Of about thirty named varieties, Lucretia, Bartel, Austin and Premo are the best. Of these four, Lucretia is far most commonly grown, being adapted to the greatest diversity of soils and is in general best suited to varying environments. For history and botany, see Bailey, "Evolution of our Native Fruits;" for culture, see 'Card's "Bush-Fruits," and Cornell Bulletins Nos. 34 and 117. Consult Blackberry, Loganberry and Rubus. U. P. Hedrick.

The above text is from the Standard Cyclopedia of Horticulture. It may be out of date, but still contains valuable and interesting information which can be incorporated into the remainder of the article. Click on "Collapse" in the header to hide this text.

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Ripening dewberries at Pamplico, South Carolina
Ripening dewberries at Pamplico, South Carolina
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The Dewberries (Rubus sect. Eubatus) are a group of species closely related to the blackberries. They are small brambles with berries reminiscent of the raspberry, but are usually purple to black instead of red.

Dewberries are common throughout most of the Northern Hemisphere, sometimes thought of as a nuisance weed, but the leaves can be used for a tea, and the berries are sweet and edible. They can be eaten raw, or used to make cobbler or jam.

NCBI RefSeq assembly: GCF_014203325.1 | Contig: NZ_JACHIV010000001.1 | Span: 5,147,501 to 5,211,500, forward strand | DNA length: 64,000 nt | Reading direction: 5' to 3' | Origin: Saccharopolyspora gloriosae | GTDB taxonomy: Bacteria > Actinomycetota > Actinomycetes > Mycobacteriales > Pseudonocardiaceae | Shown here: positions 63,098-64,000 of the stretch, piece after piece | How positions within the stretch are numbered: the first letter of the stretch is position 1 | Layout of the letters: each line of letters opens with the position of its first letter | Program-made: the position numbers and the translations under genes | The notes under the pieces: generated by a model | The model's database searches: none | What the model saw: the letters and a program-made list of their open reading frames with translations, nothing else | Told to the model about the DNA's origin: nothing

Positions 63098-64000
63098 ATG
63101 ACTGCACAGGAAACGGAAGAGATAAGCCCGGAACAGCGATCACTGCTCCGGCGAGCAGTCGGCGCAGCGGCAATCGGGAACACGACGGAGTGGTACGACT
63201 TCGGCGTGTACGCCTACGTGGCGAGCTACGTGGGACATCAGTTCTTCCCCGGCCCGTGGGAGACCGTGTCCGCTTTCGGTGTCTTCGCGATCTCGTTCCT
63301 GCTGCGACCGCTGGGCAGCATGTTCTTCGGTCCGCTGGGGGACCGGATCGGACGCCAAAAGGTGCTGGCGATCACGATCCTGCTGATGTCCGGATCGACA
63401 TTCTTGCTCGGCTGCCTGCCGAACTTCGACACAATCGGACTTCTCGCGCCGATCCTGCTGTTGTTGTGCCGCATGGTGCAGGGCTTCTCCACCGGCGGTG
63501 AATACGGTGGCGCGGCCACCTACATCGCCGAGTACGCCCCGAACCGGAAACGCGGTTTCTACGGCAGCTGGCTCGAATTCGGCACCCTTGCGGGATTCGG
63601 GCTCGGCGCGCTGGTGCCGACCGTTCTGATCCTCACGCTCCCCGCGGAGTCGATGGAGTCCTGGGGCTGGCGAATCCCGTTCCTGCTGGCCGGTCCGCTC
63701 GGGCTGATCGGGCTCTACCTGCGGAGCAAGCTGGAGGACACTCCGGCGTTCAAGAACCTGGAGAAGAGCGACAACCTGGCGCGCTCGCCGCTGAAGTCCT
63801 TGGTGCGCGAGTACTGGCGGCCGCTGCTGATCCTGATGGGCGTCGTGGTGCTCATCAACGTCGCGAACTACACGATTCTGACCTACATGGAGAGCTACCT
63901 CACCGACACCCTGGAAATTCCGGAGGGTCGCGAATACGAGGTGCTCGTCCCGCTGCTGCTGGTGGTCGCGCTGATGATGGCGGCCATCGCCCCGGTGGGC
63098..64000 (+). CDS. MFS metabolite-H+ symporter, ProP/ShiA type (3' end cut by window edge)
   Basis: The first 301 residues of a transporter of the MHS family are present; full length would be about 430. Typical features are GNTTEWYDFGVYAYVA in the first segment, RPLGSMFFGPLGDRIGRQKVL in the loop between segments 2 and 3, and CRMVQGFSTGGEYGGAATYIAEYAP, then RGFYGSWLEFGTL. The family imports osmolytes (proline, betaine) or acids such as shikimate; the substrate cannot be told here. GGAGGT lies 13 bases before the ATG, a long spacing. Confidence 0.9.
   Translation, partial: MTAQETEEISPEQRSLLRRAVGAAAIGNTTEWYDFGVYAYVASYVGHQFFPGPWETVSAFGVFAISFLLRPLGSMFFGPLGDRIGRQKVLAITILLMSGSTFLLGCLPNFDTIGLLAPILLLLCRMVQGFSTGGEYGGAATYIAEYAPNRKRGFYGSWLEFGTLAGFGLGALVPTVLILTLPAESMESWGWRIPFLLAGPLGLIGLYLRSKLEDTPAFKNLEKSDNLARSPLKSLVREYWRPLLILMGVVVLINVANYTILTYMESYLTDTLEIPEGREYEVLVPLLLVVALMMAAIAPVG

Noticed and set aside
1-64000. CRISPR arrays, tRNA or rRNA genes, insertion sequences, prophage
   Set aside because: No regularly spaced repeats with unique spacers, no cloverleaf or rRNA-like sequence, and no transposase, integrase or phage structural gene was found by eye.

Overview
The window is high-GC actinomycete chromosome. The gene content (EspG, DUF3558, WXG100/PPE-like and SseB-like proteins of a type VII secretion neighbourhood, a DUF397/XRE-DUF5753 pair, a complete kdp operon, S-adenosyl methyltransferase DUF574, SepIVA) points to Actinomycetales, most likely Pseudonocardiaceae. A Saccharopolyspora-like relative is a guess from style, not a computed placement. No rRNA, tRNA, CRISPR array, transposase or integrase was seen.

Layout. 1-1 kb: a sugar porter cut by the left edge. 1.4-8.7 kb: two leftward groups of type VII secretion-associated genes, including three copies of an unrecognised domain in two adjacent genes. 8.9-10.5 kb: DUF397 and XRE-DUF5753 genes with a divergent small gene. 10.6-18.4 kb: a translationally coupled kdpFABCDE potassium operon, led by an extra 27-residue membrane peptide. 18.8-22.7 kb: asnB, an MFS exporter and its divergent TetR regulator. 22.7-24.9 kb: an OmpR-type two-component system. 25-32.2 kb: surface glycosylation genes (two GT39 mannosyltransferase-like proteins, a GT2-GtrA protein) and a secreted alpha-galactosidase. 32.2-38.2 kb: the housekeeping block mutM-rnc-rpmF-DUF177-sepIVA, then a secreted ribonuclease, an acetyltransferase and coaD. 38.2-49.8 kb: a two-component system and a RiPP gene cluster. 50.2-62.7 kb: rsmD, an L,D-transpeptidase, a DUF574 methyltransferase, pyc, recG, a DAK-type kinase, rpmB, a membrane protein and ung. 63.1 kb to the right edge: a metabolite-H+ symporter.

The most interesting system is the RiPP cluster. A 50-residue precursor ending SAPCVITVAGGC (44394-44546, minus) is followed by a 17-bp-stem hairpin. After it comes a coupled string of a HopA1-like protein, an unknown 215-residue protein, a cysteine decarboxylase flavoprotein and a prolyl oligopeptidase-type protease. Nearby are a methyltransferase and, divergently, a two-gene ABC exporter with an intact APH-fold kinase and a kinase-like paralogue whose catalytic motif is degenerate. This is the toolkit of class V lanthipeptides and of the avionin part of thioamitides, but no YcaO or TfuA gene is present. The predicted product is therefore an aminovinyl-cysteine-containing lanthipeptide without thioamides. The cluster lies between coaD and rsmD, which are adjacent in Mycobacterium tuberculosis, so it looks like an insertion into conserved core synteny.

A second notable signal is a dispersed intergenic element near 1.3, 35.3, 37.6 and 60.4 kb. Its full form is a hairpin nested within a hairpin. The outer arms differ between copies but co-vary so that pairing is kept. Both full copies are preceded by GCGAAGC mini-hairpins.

Dewberry flowers in March, southeast Texas

Around March and April, the plants start to grow white flowers that develop into small green berries. The tiny green berries grow red and then a deep purple-blue as they ripen. When the berries are ripe, they are tender and difficult to pick in any quantity without squashing them. The plants do not have upright canes like some other Rubus species, but have stems that trail along the ground, putting forth new roots along the length of the stem. The stems are covered with fine spines or stickers. Anyone picking these wild berries can expect to have their hands stained purple and to have many scratches from the stickers, but the taste of the sweet berries is worth the trouble.

In the winter the leaves often remain on the stems, but may turn dark red. The leaves are sometimes eaten by the larvae of some Lepidoptera species including Peach Blossom.

The European dewberry, Rubus caesius, grows more upright like other brambles but is frequently restricted to coastal communities especially sand dune systems. Its fruits are a deep, almost black, purple and are coated with a thin layer or 'dew' of waxy droplets. Thus, they appear sky-blue (caesius is Latin for pale blue). It is less sought after, because its fruits are small and retain a markedly tart taste even when fully ripe.

Dewberry in winter, Johnsonville, South Carolina
European dewberry growing on sand dunes at Newborough, Wales


and many more

Dewberry is also used as the common name for other berries of the genus that become dew-like in texture and are as delicious as dewberries.

See also